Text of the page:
I have to say, I’ve never understood the Texican fascination with barbecued beef brisket. I’ve yet to have any that compared favorably to a better than average pork BBQ. I just don’t get the fascination with it. You take perfectly good steak and don’t cook it like a steak? How is that supposed to be awesome? Maybe it’s an acquired taste to ruin something great, like when the X-Files kept filling their shows with the conspiracy theory stuff. It was just misleading and dull. Kind of like brisket.
But putting my personal feelings aside I tried two of the finer establishments. In beef barbecue that means one was in the middle of a cattle field and the other was at a gas station. No really, that’s not a snarky comment these were the two most highly recommended places in town. The first place I won’t mention, but when you ask around town it’ll be the first place mentioned. I stopped by the one up in Round Rock, just north of the city. My appetizers were the waft of manure that would occasionally waft in and the feast of flesh my eyes got looking at the waitresses and clientele. Both reminded me that just outside Austin, Texas lurks. The ribs were alright but weren’t anything to write about (despite the current activity I’m engaged in). The pinto beans were bland. The cole slaw was essentially shredded cabbage in vinegar. The potatoes au gratin were cold and that’s the best thing I could say about them.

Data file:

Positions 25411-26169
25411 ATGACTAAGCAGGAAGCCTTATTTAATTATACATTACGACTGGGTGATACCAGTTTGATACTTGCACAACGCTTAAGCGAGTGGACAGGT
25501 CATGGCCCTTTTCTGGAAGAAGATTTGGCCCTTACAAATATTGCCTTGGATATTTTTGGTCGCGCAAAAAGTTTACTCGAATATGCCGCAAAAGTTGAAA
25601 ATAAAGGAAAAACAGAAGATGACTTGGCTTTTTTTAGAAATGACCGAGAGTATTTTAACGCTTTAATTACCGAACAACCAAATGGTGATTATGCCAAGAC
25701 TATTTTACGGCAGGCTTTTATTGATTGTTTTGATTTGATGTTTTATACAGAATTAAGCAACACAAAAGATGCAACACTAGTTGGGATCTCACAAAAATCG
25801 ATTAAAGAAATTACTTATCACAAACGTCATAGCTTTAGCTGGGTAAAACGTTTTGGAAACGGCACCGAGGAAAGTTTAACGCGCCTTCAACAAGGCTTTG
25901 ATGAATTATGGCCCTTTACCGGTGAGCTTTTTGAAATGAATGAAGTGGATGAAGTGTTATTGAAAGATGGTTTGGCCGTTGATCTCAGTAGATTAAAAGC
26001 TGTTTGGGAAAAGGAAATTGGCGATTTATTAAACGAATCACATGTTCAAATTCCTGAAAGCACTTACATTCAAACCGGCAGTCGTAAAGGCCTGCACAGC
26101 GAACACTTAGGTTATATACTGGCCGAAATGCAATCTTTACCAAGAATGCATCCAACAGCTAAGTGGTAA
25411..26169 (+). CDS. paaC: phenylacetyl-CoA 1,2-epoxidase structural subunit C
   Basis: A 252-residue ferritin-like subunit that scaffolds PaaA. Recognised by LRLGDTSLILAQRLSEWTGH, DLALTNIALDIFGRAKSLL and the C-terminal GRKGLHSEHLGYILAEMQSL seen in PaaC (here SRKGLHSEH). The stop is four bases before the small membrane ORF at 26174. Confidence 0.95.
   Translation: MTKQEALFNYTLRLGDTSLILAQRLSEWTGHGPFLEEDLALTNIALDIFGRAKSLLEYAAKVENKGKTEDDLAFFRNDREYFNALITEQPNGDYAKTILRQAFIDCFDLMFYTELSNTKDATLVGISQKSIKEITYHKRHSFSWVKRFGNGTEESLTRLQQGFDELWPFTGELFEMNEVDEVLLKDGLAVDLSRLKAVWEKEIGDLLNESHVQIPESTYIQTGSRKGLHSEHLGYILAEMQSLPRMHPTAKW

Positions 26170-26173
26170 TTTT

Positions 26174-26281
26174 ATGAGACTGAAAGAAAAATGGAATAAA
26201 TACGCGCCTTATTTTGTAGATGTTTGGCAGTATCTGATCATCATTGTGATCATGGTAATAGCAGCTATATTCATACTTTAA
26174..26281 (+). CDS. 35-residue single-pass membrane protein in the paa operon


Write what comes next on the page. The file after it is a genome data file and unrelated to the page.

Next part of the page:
The second place I visited is called Rudy’s Country Store and BBQ. Here too I visited the Round Rock location – where they also serve as a Shell station and convenience store. The highlight was when they asked if I’d eaten there before. I said no and so was pronounced a Rudy’s virgin, entitled to a tasting of their various meats and a walkthrough of the menu and ordering process. It proceeded well and I got to sample some food. I chose my meat – the moist, rather than the lean, cut of brisket, a couple of sides and a Mexican Coke with real sugar. The food was fairly good – the sides were better than the first place and the brisket was tasty. But still after a few bites I found myself wishing they’d made a burger out of it instead.
A couple of places on 6th street I had good luck with I’ve already mentioned when discussing Austin’s nightlife: Jackalope and Casino El Camino. Jackalope has great quesadillas. Casino El Camino has pretty good burgers. Each has great atmosphere.
There’s a place south of 6th where I had a great breakfast, called Crepe Cafe. Run by an authentic Frenchman (in Texas!) who takes pride in his work. Good coffee there too. And lots of French kitch inside. His wife runs an antique store in town, so I’m told.